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// Films // Everything Must Fall

Everything Must Fall

Rehad Desai / South Africa - Netherlands - Belgium / 2018 / 85 ' / English


Megan Gill, Arya Lalloo & Geert Veuskens
Anita Khanna
Nic Hofmeyr
Jannous Aukema
Anita Khanna, Rehad Desai & Zivia Desai Keiper

Awards & Festivals

Official Selection, Joburg International Film Festival
Official Selection, International Documentary Festival Amsterdam
Official Selection, HUMAN International Documentary Film Festival
Official Selection, One World International Human Rights Doc FF
Official Selection, Human Rights Watch Festival

Upcoming Screenings

Stay tuned for upcoming screenings!

previously screened

In Production

Student activists fight for affordable and decolonized education in South Africa, especially for the traditionally excluded poorer Black populations.


An unflinching look at the #FeesMustFall student movement that burst onto the South African political landscape in 2015 as a protest over the cost of education, and morphed into the most militant national revolt since the country’s first democratic elections in 1994.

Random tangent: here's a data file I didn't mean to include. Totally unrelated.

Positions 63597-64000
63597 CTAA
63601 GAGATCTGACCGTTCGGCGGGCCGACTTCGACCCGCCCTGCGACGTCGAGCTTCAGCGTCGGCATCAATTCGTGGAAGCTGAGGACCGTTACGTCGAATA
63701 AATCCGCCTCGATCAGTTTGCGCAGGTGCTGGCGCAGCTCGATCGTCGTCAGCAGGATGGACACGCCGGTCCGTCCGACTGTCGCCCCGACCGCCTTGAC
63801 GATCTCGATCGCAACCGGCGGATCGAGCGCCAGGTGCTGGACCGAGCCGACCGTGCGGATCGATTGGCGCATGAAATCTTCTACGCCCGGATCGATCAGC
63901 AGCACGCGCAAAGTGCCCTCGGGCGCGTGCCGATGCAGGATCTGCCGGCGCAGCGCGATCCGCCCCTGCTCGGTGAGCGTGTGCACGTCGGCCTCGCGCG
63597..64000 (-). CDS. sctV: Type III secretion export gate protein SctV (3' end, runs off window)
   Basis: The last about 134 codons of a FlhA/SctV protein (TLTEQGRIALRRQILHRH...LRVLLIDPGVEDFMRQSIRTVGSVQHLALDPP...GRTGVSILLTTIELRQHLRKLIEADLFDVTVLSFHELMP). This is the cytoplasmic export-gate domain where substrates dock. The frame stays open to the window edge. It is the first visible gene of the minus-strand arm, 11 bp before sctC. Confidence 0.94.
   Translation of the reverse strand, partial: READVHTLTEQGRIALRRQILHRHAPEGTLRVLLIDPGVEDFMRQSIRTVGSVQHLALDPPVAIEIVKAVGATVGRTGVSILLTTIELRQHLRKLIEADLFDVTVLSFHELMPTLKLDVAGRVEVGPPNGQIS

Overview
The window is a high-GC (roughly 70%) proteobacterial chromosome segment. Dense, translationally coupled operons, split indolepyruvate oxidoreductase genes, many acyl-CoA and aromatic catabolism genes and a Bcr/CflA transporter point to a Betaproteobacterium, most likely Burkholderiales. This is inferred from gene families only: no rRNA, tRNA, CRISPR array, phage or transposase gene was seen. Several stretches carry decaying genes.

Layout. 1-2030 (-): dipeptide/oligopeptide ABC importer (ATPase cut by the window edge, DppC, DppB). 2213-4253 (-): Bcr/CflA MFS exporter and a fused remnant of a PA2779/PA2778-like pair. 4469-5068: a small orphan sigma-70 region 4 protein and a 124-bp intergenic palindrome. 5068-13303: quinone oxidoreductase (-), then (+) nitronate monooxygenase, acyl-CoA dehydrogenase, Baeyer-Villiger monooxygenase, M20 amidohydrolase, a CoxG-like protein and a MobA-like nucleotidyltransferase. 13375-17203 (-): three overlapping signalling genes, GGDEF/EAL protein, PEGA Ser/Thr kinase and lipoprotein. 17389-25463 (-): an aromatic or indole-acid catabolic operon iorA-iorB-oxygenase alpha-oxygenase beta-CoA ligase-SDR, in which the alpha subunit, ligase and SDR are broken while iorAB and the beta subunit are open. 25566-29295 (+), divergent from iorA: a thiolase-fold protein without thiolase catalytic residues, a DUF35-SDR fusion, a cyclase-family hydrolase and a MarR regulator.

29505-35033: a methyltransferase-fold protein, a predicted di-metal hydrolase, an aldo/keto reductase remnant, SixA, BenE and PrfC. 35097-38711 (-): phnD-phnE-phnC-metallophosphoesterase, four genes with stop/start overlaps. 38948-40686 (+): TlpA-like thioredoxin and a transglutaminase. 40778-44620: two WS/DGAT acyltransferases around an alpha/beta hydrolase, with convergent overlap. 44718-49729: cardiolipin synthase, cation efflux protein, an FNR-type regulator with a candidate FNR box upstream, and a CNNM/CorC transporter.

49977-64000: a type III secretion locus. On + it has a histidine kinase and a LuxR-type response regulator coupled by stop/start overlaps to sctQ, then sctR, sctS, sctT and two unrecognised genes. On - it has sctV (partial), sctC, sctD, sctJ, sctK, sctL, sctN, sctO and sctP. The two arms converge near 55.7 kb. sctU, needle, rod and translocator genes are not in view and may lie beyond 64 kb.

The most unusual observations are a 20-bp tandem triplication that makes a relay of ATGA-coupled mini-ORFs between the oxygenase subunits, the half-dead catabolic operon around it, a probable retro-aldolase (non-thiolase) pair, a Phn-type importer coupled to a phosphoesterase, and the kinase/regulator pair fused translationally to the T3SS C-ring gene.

The story is told by four student leaders at Wits University and their Vice Chancellor, Adam Habib, a left-wing, former anti-apartheid student activist. When Habib’s efforts to contain the protest fail, he brings 1000 police on to campus. There are dire consequences for the young leaders: Mcebo Dlamini is arrested and charged with serious offences, Shaeera Kalla is shot 13 times with rubber-coated bullets; others, fearing the involvement of the state security agencies, are forced into hiding.

At the heart of the film sits an intergenerational conflict connecting us to an important contemporary discourse on the conceptualisation of higher education as a public good. To date, there have been unprecedented numbers involved, three deaths and 800 arrests. By blending dramatic unfolding action with a multi-protagonist narrative, much of the drama lies in the internal struggles the activists have around the weight of leadership. Threaded through the film is a pulse of anticipation, shared across the generational divide, that somehow these youth have reached breaking point and won’t back down until they achieve the kind of social transformation that previous generations had long given up on.

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